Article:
High-quality early learning for dual language learners has warranted powerful results from not only children, but educators and parents as well. Early development of dual language learners has proven to lead to improved reading, writing and school success.
Earlier this summer, early childhood advocates, representatives from the business and scientific research community and leaders from the Obama administration came together at the United Way Center for Excellence in Early Education in Miami, FL to support and discuss current challenges and future actions necessary to improve the early learning experiences of dual language learners. The White House, Too Small to Fail and the Invest in US campaign co-hosted the event which gave early childhood supporters an overview on the current state of early learning for dual language learners and gave opinions on what the next steps to improve education are.
During the event, Roberto Rodriquez, Deputy Assistant to the President for Education, announced a new federal policy statement from the U.S. Departments of Health and Human Services and Education on better support for our country’s youngest dual language learners in early childhood.
Additionally, Kara Dukakis, Director of Too Small to Fail, made an announcement of the expansion of “Talking is Teaching: Talk, Read, Sing” public awareness and action campaign. “Talking is Teaching” is a multimedia campaign focused on helping parents realize their power to help their children improve their vocabulary through simple actions each day.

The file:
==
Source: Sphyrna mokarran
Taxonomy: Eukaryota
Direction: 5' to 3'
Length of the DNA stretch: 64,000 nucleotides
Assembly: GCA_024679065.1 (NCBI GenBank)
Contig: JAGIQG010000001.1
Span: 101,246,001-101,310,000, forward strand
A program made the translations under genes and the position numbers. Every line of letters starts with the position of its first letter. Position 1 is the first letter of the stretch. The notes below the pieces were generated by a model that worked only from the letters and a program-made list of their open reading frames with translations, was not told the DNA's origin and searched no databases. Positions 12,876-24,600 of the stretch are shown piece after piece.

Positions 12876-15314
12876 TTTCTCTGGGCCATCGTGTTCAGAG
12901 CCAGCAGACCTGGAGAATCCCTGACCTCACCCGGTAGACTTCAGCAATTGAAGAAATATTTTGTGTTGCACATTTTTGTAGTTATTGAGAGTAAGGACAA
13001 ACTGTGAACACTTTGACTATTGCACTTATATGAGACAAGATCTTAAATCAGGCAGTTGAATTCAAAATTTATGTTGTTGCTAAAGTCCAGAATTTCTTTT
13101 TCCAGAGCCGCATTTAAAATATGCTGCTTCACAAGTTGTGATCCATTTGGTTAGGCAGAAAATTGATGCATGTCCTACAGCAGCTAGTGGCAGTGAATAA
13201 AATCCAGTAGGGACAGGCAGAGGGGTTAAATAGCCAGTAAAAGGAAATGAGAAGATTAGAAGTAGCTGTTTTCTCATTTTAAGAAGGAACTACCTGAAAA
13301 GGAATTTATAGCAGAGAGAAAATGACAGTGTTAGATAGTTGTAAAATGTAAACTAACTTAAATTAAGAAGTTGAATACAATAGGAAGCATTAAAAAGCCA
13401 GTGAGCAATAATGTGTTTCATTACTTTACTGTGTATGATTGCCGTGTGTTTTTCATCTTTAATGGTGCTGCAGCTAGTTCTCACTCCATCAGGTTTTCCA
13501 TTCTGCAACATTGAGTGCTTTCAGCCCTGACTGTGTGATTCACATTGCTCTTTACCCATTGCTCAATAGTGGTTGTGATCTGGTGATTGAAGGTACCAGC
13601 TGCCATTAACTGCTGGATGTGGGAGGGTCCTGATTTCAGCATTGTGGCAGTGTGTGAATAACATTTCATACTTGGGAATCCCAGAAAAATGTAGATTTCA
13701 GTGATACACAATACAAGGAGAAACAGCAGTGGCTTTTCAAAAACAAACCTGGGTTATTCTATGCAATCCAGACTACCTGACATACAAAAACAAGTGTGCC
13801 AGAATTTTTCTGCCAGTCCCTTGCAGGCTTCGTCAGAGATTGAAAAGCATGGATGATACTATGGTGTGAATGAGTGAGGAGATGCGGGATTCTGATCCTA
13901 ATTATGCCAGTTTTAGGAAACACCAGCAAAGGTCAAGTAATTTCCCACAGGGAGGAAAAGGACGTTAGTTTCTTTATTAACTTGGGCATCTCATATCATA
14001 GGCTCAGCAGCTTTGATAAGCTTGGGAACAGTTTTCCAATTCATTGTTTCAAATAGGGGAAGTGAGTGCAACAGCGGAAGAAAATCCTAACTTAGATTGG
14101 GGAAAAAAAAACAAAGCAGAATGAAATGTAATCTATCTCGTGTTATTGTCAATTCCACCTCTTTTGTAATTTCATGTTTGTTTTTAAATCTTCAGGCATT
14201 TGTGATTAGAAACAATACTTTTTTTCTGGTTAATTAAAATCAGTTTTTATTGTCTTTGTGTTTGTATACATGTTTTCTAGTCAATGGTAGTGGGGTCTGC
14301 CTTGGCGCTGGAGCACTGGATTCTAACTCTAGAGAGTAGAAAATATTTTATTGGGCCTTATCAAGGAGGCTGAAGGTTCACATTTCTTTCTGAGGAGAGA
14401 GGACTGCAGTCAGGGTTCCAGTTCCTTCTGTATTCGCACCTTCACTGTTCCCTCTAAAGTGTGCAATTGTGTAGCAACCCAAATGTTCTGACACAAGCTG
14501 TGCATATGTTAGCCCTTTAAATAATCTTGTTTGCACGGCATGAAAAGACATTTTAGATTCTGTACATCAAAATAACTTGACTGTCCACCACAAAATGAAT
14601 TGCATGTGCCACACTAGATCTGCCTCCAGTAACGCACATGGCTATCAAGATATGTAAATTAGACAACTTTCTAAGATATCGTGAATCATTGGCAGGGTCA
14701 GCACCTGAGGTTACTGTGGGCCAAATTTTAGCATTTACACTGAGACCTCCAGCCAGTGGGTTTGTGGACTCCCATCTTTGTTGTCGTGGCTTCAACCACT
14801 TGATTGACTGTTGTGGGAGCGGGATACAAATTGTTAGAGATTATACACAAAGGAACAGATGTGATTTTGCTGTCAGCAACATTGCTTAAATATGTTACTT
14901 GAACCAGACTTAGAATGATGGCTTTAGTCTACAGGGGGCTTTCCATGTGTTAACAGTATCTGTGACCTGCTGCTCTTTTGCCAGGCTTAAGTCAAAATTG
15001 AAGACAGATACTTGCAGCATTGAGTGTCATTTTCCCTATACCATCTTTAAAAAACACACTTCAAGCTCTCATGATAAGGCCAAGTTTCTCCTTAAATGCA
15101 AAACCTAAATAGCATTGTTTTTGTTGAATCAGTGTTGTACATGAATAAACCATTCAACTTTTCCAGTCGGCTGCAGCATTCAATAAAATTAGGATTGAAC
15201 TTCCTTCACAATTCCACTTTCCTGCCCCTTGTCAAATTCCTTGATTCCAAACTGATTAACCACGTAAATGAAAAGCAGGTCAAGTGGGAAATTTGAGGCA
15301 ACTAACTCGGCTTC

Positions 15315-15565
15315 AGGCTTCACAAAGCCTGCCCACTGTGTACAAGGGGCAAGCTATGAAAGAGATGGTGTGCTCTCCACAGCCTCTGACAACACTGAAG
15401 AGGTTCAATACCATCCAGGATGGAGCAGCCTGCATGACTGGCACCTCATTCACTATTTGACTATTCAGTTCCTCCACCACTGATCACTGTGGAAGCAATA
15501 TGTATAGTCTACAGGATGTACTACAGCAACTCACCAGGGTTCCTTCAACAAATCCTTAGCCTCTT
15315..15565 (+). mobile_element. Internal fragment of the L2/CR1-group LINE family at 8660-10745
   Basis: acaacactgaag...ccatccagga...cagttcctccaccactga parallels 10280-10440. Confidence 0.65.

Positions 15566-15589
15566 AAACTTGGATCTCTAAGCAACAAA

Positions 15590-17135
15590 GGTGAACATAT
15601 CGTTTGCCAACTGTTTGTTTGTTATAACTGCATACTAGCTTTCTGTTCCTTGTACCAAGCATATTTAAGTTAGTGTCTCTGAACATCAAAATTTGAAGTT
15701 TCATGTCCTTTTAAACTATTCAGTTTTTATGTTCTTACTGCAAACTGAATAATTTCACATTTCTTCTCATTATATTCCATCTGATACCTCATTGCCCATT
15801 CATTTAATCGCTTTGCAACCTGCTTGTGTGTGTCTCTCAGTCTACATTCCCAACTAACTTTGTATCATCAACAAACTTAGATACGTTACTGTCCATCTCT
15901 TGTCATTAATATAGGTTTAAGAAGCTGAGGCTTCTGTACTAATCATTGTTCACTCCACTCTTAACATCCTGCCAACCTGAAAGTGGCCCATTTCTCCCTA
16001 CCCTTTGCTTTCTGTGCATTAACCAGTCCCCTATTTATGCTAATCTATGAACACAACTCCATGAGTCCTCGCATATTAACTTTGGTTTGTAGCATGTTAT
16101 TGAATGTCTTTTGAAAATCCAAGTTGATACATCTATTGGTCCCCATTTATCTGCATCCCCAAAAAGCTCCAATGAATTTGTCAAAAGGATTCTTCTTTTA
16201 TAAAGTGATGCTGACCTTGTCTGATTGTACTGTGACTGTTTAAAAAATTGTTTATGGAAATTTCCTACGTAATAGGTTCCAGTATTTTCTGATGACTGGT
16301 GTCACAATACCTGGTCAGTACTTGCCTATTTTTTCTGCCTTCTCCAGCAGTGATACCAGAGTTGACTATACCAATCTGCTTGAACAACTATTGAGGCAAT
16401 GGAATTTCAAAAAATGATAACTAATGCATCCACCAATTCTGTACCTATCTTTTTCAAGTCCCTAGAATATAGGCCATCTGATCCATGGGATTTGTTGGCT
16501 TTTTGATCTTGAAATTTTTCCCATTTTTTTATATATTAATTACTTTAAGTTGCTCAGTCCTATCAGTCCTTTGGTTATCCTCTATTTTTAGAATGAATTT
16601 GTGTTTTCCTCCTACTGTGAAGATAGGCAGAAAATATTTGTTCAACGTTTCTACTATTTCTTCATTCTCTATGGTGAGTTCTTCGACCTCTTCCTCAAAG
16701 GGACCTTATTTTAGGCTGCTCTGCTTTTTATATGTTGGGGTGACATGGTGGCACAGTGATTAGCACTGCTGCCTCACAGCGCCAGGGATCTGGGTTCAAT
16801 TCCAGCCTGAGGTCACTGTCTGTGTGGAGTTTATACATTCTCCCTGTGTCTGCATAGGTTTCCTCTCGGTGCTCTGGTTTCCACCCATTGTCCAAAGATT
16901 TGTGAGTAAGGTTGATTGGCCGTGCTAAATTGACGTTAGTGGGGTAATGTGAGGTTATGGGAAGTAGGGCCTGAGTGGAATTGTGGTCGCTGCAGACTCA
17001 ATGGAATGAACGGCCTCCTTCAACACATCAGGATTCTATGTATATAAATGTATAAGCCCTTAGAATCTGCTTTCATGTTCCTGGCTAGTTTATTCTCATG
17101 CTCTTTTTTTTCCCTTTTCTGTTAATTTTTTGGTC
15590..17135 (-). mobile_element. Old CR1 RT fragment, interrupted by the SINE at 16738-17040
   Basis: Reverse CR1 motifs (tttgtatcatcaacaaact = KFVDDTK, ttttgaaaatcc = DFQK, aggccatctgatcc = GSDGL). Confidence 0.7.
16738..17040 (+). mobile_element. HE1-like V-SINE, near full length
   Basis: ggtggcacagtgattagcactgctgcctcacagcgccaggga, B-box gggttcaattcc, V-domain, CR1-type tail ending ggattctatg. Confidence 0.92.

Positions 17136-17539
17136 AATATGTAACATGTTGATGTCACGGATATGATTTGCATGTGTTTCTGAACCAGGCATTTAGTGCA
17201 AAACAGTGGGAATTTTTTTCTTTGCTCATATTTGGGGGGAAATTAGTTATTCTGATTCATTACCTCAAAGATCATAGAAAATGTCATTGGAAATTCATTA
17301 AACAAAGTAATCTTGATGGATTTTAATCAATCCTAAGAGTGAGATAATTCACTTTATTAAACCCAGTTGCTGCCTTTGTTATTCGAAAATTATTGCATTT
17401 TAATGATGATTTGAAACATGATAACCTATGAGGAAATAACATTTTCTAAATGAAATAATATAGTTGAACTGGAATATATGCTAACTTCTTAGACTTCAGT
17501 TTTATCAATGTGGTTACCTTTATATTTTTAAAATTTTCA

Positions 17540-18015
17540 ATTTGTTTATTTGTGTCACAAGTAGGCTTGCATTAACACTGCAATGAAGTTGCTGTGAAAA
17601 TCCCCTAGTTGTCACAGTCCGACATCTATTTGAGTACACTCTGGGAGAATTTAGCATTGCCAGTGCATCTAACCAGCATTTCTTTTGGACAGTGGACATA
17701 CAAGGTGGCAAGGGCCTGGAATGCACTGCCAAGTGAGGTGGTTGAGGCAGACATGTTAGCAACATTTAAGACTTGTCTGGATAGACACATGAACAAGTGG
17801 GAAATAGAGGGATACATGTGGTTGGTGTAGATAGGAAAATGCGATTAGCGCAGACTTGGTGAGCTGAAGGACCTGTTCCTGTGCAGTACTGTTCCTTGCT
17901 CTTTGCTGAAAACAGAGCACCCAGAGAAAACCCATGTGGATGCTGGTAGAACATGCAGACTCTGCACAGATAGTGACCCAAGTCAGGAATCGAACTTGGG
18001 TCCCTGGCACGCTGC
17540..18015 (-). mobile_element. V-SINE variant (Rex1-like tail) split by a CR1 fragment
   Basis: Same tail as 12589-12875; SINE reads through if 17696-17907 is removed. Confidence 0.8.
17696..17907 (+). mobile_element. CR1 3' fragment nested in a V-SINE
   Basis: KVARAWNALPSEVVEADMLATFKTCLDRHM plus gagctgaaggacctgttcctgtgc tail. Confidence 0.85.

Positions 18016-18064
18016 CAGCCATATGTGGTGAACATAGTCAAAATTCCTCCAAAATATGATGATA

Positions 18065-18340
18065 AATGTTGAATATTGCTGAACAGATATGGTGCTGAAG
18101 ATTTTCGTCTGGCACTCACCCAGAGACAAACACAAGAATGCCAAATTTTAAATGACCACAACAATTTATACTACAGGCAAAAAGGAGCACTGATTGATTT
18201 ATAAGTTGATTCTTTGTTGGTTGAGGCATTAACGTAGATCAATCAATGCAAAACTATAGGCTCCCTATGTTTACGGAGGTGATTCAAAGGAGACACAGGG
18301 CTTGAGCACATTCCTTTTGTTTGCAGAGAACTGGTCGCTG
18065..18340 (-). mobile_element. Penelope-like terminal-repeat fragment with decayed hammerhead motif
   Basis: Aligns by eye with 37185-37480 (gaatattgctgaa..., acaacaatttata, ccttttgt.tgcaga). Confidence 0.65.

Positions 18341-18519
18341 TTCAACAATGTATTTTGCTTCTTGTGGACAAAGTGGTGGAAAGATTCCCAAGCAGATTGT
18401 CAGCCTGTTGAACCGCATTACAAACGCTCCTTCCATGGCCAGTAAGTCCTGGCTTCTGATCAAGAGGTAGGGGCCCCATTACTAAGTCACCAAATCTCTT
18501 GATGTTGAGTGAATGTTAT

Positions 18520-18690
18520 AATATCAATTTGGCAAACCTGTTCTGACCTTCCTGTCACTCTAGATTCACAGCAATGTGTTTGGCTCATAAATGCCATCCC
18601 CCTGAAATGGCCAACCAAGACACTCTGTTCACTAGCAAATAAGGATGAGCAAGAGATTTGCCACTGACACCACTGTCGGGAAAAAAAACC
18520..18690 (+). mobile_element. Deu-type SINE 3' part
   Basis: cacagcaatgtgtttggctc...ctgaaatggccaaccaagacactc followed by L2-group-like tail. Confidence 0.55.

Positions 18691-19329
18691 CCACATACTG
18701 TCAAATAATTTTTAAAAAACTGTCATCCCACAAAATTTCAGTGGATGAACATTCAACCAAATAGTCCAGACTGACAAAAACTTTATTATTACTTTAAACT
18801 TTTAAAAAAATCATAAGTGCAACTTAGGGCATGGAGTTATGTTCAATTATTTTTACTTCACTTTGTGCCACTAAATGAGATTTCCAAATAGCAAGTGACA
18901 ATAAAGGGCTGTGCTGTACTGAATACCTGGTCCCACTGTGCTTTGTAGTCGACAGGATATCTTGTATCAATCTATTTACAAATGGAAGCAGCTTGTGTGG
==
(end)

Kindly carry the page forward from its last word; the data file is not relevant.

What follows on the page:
The event also offered several opportunities for parents and other advocates for high quality dual language environments to learn more about how dual language development affects children, parents and society. Dr. Naja Ferjan Ramirez from the University of Washington’s Institute for Learning and Brain Sciences discussed how bilingualism leads to strengthened brain development. And Sylvia Acevedo, member of the President’s Commission on Education Excellence for Hispanics, examined how bilingualism positively impacts the US economy. Acevedo presented evidence on how dual language learners achieve greater success throughout their educational career and earn more in the labor market.
The event cumulated with First Five Years Fund Executive Director, Kris Perry moderating a panel on community support and public-private investment in early childhood for dual language learners, which included Evelio Torres, President and CEO of the Early Learning Coalition of Miami-Dade/Monroe and Amaya Garcia, a senior researcher from the New America Foundation. The panel discussed not only how important dual language learning is for children and the adults who care for them in early childhood settings, but also some of the misconceptions surrounding DLL students in general. Additionally, Amaya shared a new brief from New America’s dual Language Leaners National Work group, which explores opportunities for licensing bilingual paraprofessionals as lead teachers.
Check out FFYF’s Storify of the event here.
For more information on Invest In US, visit www.investinus.org